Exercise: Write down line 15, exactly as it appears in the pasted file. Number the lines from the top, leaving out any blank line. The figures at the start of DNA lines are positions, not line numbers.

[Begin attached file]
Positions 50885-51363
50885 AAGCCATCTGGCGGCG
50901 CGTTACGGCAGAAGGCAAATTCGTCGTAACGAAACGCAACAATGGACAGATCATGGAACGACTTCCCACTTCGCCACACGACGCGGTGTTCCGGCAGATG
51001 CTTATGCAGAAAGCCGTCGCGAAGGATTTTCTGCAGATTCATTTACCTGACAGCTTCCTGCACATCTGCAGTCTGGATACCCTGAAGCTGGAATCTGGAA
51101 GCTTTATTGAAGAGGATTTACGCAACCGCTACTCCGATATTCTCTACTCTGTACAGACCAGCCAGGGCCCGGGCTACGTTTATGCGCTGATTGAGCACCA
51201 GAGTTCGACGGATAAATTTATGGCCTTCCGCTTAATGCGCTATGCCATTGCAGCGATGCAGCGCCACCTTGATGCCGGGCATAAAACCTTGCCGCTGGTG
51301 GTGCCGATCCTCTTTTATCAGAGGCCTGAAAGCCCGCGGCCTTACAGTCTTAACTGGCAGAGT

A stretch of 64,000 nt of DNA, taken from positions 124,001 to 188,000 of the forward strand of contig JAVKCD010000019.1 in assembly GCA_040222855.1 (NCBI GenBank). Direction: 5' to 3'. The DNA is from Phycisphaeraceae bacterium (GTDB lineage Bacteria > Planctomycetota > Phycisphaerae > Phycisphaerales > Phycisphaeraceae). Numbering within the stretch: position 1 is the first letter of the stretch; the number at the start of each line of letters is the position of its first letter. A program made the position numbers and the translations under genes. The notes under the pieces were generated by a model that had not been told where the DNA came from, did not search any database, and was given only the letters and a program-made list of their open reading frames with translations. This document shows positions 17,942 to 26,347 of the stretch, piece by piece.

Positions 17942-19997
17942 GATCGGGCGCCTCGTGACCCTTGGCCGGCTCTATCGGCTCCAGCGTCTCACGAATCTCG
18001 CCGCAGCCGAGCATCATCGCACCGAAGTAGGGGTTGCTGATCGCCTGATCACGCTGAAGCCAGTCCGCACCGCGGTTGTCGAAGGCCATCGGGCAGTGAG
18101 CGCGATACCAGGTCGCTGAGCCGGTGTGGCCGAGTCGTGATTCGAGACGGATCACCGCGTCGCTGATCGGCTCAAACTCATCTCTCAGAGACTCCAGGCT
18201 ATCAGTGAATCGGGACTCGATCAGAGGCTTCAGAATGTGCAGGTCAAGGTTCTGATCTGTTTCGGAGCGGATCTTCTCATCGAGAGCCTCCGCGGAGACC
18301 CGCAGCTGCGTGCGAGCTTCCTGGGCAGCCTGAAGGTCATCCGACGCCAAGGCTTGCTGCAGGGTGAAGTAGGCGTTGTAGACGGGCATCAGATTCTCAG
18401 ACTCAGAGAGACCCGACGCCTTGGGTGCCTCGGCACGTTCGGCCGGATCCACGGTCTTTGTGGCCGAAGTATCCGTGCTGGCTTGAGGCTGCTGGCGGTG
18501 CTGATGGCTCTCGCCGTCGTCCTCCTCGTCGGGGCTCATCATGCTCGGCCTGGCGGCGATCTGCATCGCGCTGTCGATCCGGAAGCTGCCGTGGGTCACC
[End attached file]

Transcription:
18401 ACTCAGAGAGACCCGACGCCTTGGGTGCCTCGGCACGTTCGGCCGGATCCACGGTCTTTGTGGCCGAAGTATCCGTGCTGGCTTGAGGCTGCTGGCGGTG